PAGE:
Type I Hypersensitivity (HS)
Type I Hypersensitivity (or immediate hypersensitivity) is an allergic reaction provoked by re-exposure to a specific antigen called an allergen. Exposure may be by ingestion, inhalation, injection, or direct contact.
B-cells are stimulated by TH2 cells to produce IgE specific to an antigen (Fig 1). The difference between a normal immune response to an infection and a type 1 HS response is that in type 1 HS, the antibody is IgE instead of IgA, IgG, or IgM.
During sensitization, IgE binds to antibody receptors on the surface of tissue mast cells and circulating basophils. Mast cells and basophils coated by IgE are thus "sensitized". Later exposure to the same allergen results in the allergen cross-linking the bound IgE on sensitized cells which results in mast cell degranulation.
Mast cell degranulation causes immediate and explosive release of various immune mediators from storage granules. Some of these mediators include histamine, leukotrienes and prostaglandin, which act on proteins located on surrounding tissues. The resulting effect is vasodilation and smooth-muscle contraction.
Figure 1: Major Clinical Features resulting from mast cell degranulation
Type 1 HS may be either immediate or late (Fig 2). The immediate HS reaction occurs minutes after exposure and includes release of vasoactive amines and lipid mediators, whereas the late reaction occurs 2–4 hours after exposure and includes the release of cytokines.
Figure 2: Stages of Mast Cell release of inflammatory mediators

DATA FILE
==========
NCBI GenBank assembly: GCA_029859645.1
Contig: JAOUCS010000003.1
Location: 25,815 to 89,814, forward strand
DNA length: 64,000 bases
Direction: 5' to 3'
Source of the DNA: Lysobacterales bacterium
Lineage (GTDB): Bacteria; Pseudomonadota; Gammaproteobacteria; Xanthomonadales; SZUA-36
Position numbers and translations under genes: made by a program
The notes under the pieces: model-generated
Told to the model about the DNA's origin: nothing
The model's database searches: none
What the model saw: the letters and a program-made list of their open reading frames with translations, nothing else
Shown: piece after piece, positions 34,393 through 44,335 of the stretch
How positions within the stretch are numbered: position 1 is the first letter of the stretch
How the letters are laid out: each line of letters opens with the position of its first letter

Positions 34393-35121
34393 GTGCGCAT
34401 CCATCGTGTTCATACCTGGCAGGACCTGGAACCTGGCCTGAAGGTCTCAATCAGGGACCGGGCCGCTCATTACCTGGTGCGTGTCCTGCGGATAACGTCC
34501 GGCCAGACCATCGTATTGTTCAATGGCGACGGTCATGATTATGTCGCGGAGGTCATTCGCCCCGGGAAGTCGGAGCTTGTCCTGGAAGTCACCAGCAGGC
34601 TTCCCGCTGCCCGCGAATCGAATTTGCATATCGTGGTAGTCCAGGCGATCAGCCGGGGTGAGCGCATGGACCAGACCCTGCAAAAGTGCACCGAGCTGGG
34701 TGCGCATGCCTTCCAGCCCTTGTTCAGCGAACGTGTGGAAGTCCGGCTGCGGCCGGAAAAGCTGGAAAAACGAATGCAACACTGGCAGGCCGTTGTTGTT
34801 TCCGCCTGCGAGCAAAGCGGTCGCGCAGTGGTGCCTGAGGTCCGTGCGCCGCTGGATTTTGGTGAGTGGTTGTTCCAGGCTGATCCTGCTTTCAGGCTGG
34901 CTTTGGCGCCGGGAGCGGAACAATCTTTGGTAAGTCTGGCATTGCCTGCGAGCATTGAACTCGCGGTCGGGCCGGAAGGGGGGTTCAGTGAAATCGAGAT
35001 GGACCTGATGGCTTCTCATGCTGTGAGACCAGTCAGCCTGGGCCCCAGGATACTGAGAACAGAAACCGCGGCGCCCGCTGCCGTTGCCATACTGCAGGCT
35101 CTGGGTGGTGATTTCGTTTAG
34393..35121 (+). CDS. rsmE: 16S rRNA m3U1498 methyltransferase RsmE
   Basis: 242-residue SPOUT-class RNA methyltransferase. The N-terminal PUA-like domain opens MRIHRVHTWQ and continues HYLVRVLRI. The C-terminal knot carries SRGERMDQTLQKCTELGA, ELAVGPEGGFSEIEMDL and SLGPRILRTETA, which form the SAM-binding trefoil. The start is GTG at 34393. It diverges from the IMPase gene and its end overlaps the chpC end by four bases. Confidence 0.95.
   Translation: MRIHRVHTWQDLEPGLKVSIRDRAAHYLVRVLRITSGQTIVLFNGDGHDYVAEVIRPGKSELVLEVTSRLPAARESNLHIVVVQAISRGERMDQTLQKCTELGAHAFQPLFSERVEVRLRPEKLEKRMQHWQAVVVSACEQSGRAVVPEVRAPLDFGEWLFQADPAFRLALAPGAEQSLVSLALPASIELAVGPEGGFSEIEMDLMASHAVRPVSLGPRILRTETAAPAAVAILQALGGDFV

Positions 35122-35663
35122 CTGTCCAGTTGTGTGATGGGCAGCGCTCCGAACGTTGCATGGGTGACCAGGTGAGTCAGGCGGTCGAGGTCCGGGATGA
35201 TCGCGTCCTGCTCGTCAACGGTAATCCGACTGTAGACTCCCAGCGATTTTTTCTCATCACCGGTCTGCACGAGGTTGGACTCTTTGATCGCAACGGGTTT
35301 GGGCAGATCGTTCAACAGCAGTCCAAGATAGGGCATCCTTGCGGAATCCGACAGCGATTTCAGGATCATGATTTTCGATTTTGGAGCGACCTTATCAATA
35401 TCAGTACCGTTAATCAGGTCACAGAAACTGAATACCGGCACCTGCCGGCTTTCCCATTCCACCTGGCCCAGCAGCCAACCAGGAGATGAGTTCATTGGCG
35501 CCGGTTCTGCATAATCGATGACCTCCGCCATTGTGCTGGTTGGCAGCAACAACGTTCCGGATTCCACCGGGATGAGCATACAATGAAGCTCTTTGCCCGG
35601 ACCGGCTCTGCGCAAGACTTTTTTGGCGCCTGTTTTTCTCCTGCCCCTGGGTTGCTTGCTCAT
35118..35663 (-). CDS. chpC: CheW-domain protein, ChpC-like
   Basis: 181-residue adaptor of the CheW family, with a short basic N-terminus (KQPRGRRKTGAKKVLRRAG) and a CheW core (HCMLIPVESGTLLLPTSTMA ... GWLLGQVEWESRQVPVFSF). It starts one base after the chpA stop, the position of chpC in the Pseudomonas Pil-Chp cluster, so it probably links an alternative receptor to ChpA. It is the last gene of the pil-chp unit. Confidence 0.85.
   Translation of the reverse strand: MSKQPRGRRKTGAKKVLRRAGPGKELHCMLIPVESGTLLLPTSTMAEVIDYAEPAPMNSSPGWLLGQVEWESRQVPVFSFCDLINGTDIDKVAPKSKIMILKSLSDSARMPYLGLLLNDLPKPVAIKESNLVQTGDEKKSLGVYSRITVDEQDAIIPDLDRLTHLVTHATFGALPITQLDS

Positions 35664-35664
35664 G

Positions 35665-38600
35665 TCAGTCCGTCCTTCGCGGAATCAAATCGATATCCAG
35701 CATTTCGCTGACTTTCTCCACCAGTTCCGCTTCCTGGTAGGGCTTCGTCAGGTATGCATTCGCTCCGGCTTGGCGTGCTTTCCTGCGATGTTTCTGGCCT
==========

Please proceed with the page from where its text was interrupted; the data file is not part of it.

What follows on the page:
Many immune mediators are released by mast cells during a type 1 HS resulting in multiple actions. Histamine, Leukotriene and Prostaglandin causes vasodilation with increased vascular permeability and smooth muscle spasm. The cytokines and chemokines causes Leukocyte extravasation ie white blood cells leave the blood vessels resulting in inflammation.The reaction may be either local or systemic. Symptoms vary from mild irritation to anaphylactic shock.
Examples of clinical conditions include allergic asthma, conjunctivitis, rhinitis, urticaria, anaphylaxis, angioedema, drugs such as Penicillins and Cephalosporins, foods such as peanuts.
Immediate treatment is CPR and Epipen®. Thereafter, the patient should be admitted for general support and specific drugs such adrenaline (epinephrine), antihistamines and corticosteroids. Anaphylaxis may require ICU admission and critical care.
Dr Moodley will be speaking more around hypersensitivity on 6 May 2018. Click here to book a place https://www.belmatt.co.uk/paediatric-allergies